The WGC-Bridgestone Invitational takes centre stage on the PGA Tour this week but the Barracuda Championship is an interesting event with a unique format where outsiders and veterans thrive. Read our man's comprehensive preview here...
"PGA Tour maidens used to have a strong record in the tournament and the last two winners were PGA Tour maidens but at 35 (Stroud) and 42 (Chalmers) they were certainly no spring chickens and since the format changed, the veterans have come to the fore."
First staged in 1999 and known as the Reno-Tahoe Open, the Barracuda Championship has always been played in the same week as the WGC-Bridgestone Invitational, with the exception of 2010 when it played opposite the Open Championship, so the field has always been fairly weak.
Since 2012, the tournament has used the modified Stableford scoring system, which was also used at the now defunct International in Colorado - another event played at altitude.
Points are awarded depending on a player's score on each hole thus;
Albatross: 8 points
Eagle: 5 points
Birdie: 2 points
Par: 0 points
Bogey: -1 point
Double-bogey or worse: -3 points
The player with the highest score after 72 holes will be the winner.
Montreux Golf and Country Club, Reno, Nevada
Par 72 -7,472 yards
Stroke Index in 2017 - 70.84
Designed by Jack Nicklaus and opened in 1997, Montreux is located between Lake Tahoe and Reno, flowing through high desert and pine forests. It has an elevation of over 5,500 feet so the ball travels much further than it would at sea level and the course doesn't play anywhere near as long as its yardage suggests.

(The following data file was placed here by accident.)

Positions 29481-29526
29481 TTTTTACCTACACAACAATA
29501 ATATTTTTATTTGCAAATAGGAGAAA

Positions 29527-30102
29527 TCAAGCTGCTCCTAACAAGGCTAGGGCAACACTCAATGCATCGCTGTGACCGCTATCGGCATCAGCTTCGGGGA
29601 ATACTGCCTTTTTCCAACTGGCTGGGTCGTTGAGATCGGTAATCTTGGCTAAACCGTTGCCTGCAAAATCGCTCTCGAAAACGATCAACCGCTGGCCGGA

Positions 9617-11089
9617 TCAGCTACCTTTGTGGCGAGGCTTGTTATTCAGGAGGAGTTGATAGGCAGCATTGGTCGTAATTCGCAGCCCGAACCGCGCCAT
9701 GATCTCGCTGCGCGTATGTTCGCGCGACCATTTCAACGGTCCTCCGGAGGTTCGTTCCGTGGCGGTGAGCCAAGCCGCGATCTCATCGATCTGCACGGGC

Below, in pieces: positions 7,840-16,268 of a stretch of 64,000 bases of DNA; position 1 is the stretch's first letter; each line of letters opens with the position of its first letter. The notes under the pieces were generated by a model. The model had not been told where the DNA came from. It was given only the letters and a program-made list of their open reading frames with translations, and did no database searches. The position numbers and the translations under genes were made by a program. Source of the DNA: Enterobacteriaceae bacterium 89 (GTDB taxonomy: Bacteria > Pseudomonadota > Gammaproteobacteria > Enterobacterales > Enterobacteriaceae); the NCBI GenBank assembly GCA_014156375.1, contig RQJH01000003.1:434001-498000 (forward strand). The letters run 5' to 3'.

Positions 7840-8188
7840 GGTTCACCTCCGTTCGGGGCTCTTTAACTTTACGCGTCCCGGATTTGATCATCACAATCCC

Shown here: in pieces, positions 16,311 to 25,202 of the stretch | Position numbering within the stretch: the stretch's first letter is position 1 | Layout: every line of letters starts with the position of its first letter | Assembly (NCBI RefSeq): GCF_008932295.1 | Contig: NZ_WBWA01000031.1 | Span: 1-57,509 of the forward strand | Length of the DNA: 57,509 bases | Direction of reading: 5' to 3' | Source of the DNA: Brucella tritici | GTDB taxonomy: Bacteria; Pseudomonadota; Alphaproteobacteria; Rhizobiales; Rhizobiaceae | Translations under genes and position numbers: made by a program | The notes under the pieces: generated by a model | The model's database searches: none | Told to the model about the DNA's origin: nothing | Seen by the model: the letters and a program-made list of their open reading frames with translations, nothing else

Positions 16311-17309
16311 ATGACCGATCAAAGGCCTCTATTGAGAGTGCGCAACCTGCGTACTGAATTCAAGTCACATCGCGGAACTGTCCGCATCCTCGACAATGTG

The fairways are generous and undulating and the bentgrass greens are of average size. They usually run at around 12 on the stimpmeter. The scoring is always low here and Scott Piercy posted the course record of 61 here when he won seven years ago, before the event was played in this format.
No coverage on Sky
Last Six Winners
2017 - Chris Stroud 44 points (playoff)
2016 - Greg Chalmers 43 points
2015 - J.J Henry 47 points (playoff)
2014 - Geoff Ogilvy 49 points
2013 - Gary Woodland 44 points
2012 - J.J Henry 43 points
What Will it Take to Win the Barracuda Championship?
Since the tournament switched to the modified Stableford scoring system, five years ago, the usual tournament stats haven't been published but that hasn't proved to be too much of a problem as the tournament is basically just a low-scoring birdie-fest.